2. When I served the State of Kansas as Deputy AG over Consumer Protection & Antitrust for four years, supervising 20 special agents and assistant attorneys general (back before the IBLE denied me the right to practice law in Indiana for not having the right stuff and pretty much crushed my legal career) we had a saying around the office: Resist the lure of the ring!!! It was a take off on Tolkiem, the idea that absolute power (I signed investigative subpoenas as a judge would in many other contexts, no need to show probable cause)could corrupt absolutely. We feared that we would overreach constitutional limits if not reminded, over and over, to be mindful to not do so. Our approach in so challenging one another was Madisonian, as the following quotes from the Father of our Constitution reveal: The essence of Government is power; and power, lodged as it must be in human hands, will ever be liable to abuse. We are right to take alarm at the first experiment upon our liberties. I believe there are more instances of the abridgement of freedom of the people by gradual and silent encroachments by those in power than by violent and sudden usurpations. Liberty may be endangered by the abuse of liberty, but also by the abuse of power. All men having power ought to be mistrusted. -- James Madison, Federalist Papers and other sources: http://www.constitution.org/jm/jm_quotes.htm RESIST THE LURE OF THE RING ALL YE WITH POLITICAL OR JUDICIAL POWER!

  3. My dear Mr Smith, I respect your opinions and much enjoy your posts here. We do differ on our view of the benefits and viability of the American Experiment in Ordered Liberty. While I do agree that it could be better, and that your points in criticism are well taken, Utopia does indeed mean nowhere. I think Madison, Jefferson, Adams and company got it about as good as it gets in a fallen post-Enlightenment social order. That said, a constitution only protects the citizens if it is followed. We currently have a bevy of public officials and judicial agents who believe that their subjectivism, their personal ideology, their elitist fears and concerns and cause celebs trump the constitutions of our forefathers. This is most troubling. More to follow in the next post on that subject.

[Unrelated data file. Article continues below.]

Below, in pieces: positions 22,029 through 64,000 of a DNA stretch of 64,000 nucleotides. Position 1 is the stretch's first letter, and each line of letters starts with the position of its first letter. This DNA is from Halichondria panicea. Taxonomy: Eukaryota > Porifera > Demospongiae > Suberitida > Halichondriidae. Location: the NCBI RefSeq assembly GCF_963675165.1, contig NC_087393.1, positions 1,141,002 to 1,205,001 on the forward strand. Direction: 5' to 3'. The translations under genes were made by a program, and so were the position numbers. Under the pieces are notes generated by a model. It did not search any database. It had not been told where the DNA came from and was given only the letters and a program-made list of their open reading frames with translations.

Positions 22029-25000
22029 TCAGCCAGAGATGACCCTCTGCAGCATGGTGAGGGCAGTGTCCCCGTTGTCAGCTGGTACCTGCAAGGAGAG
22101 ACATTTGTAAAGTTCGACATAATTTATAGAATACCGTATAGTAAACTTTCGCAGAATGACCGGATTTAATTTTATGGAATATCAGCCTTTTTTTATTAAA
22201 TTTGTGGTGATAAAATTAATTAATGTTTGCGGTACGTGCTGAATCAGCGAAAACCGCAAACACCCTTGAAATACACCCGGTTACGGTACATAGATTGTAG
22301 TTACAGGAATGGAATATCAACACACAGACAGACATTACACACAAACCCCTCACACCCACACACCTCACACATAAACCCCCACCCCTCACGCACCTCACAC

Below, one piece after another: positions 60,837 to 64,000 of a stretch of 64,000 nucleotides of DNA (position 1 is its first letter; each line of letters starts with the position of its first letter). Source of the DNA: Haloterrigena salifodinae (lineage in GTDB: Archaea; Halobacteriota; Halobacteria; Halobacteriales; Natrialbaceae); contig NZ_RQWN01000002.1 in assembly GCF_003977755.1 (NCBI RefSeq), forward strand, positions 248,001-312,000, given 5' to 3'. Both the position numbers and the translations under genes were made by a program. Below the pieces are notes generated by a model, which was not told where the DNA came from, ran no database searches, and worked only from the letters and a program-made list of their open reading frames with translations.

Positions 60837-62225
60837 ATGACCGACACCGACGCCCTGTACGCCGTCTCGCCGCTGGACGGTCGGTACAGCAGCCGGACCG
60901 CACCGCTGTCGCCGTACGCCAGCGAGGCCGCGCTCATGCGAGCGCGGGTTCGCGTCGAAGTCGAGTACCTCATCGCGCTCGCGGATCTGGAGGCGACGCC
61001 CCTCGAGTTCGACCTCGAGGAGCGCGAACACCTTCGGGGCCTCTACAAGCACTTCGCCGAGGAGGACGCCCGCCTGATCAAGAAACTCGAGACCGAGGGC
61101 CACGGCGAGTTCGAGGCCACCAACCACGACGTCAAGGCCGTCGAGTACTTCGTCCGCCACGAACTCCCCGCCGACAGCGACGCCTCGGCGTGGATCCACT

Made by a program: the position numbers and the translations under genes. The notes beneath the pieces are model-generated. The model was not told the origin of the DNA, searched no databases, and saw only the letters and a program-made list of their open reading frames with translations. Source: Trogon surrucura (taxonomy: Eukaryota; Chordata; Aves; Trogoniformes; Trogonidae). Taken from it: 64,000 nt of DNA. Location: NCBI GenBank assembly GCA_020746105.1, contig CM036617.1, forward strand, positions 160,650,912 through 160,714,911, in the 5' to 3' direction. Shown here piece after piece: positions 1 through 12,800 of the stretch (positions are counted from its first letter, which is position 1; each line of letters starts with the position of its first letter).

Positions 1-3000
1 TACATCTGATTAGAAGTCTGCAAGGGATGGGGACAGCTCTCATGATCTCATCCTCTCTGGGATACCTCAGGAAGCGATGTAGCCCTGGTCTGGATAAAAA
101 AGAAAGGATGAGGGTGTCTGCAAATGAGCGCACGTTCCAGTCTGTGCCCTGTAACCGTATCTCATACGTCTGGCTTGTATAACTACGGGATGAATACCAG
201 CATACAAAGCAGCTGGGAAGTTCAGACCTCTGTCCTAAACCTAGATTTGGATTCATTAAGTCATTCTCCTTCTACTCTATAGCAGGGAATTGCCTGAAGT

4. Yep I am not Bryan Brown. Bryan you appear to be a bigger believer in the Constitution than I am. Were I still a big believer then I might be using my real name like you. Personally, I am no longer a fan of secularism. I favor the confessional state. In religious mattes, it seems to me that social diversity is chaos and conflict, while uniformity is order and peace.... secularism has been imposed by America on other nations now by force and that has not exactly worked out very well.... I think the American historical experiment with disestablishmentarianism is withering on the vine before our eyes..... Since I do not know if that is OK for an officially licensed lawyer to say, I keep the nom de plume.

  5. I am compelled to announce that I am not posting under any Smith monikers here. That said, the post below does have a certain ring to it that sounds familiar to me: http://www.catholicnewworld.com/cnwonline/2014/0907/cardinal.aspx